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Lifetime support switch turns on for Youth Music and Engineering Scholarship

I’ve been feeling a very odd tug of regret recently that I did not know Richard or Mary Jane Weeks. Richard died many years ago, and last November, I was informed of Mary Jane’s death. They both lived long lives.

He was an engineer, and she was a homemaker. There’s not much more I can share, and I truly wish there were. Perhaps they chose to live under-the-radar, so to speak, because in this age of mass technology with ancestry, genealogy, social media, print and online archives, there’s simply very little to be found.

Much of my understanding about them comes from all the meticulous records in my files, and I can draw some conclusions about their attention to detail, a desire to live a simple life and to give back to others. It’s clear they were thoughtful planners.

In 1998, and then again in 2002, they started Charitable Remainder Trusts, setting aside a part of their assets to be invested and naming Legacy Endowment Community Foundation as the CRTs’ Trustee.

Given their ages for both of the CRT’s calculations, they were receiving a generous amount of annual income, paid out on a quarterly basis. After Richard’s death, this dependable stream of income probably became even more important to Mary Jane, especially when she left our area to be closer to her sister back east.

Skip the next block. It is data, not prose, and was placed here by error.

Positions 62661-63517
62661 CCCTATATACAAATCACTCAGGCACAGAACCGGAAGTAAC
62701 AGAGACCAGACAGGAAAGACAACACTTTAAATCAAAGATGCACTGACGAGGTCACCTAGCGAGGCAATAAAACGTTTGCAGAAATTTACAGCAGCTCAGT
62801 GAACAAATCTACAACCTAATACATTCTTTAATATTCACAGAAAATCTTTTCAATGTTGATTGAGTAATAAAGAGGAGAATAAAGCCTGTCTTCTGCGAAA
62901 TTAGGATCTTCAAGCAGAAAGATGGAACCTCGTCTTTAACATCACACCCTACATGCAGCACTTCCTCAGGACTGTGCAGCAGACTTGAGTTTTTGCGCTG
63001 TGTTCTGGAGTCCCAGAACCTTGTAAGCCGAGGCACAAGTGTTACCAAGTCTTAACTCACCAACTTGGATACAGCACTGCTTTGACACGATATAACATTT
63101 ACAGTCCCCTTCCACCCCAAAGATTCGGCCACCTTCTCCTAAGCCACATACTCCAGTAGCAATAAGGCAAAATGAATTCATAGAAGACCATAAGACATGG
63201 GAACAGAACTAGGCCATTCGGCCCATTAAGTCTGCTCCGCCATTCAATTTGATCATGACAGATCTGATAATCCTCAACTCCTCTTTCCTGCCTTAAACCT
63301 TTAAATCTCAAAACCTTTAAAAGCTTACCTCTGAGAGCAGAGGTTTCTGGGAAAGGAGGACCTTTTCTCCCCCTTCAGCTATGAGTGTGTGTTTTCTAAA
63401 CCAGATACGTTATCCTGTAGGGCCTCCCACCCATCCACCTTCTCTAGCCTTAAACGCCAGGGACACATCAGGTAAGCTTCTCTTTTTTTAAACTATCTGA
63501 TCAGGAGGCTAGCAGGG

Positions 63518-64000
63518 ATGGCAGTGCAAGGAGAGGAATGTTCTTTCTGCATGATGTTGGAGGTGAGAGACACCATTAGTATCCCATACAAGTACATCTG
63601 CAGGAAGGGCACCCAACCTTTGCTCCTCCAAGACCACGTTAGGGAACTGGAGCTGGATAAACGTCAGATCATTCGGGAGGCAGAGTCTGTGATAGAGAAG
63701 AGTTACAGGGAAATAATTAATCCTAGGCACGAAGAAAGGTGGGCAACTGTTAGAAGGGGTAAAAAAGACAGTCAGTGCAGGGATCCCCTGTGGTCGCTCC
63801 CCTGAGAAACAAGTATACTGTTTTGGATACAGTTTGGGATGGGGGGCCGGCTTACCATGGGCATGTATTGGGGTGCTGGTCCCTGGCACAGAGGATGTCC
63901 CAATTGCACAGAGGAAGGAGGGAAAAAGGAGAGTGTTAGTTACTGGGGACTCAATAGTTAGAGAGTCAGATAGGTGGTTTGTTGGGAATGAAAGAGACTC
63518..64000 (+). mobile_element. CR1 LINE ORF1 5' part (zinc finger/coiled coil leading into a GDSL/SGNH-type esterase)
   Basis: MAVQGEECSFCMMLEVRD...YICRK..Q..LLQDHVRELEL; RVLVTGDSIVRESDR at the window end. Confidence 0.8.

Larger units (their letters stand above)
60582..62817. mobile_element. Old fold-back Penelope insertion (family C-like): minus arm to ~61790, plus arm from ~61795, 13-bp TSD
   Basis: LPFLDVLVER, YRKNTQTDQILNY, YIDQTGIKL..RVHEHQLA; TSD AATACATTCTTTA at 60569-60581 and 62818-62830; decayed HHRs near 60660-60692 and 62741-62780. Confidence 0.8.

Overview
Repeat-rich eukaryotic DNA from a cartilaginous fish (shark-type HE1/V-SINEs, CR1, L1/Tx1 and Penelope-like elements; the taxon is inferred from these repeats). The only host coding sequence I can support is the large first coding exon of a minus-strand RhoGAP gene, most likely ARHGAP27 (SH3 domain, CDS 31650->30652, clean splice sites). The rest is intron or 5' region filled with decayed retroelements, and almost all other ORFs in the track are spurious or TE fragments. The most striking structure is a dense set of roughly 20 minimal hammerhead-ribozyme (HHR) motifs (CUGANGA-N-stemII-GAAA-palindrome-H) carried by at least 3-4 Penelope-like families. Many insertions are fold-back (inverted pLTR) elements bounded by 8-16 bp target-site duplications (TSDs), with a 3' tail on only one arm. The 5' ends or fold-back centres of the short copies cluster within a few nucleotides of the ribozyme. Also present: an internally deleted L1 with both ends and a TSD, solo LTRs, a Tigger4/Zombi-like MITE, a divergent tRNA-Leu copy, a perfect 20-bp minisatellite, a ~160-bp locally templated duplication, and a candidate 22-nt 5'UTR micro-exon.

Over the years, both CRTs invested corpuses grew, even while paying a generous amount of annual income to Mary Jane, which was important as her needs would’ve likely grown more significant as she aged.

After receiving the dry announcement by Mary Jane’s attorney noting her death and wrapping up even drier tax paperwork for the CRT’s last tax returns, there’s a new joy beginning to replace that odd regret in my heart. I’m learning more about what was important to them from the planning behind the two CRTs.

First was the guaranteed income stream that Richard and Mary Jane received while they were alive. I’m certain Richard wanted to make sure Mary Jane would be taken care of financially if he died first. The second, doing good in a community they both loved: Fallbrook.

Since they have both died now, the remaining amounts in the two CRTs are being transformed into permanent endowment funds. Per their instructions, one will support the Fallbrook Music Society for youth music endeavors and the other, to launch a new scholarship for Fallbrook High School students who are reaching for an engineering degree.

I’ll never know if they loved Beethoven, Bach or Vivaldi best, pasta nights at home over steak dinners out, or preferred bright sunrises to glowing sunsets. But I do know, they cared about the importance of music for youth performers and felt the joy of accomplishment from building something from nothing by using science and mathematics.

So, in the names of Richard and Mary Jane Weeks, forever forward, young lives will be profoundly changed, affected and improved because they cared about making a difference for others. And really, this thought may be all I really need to know.

For those reading this article, I hope you will join with me, Legacy’s Board of Directors and volunteer leaders to send a heartfelt “thank you” skyward for Richard and Mary Jane, filled with all the warm thoughts of sincere appreciation we can possibly gather.

 

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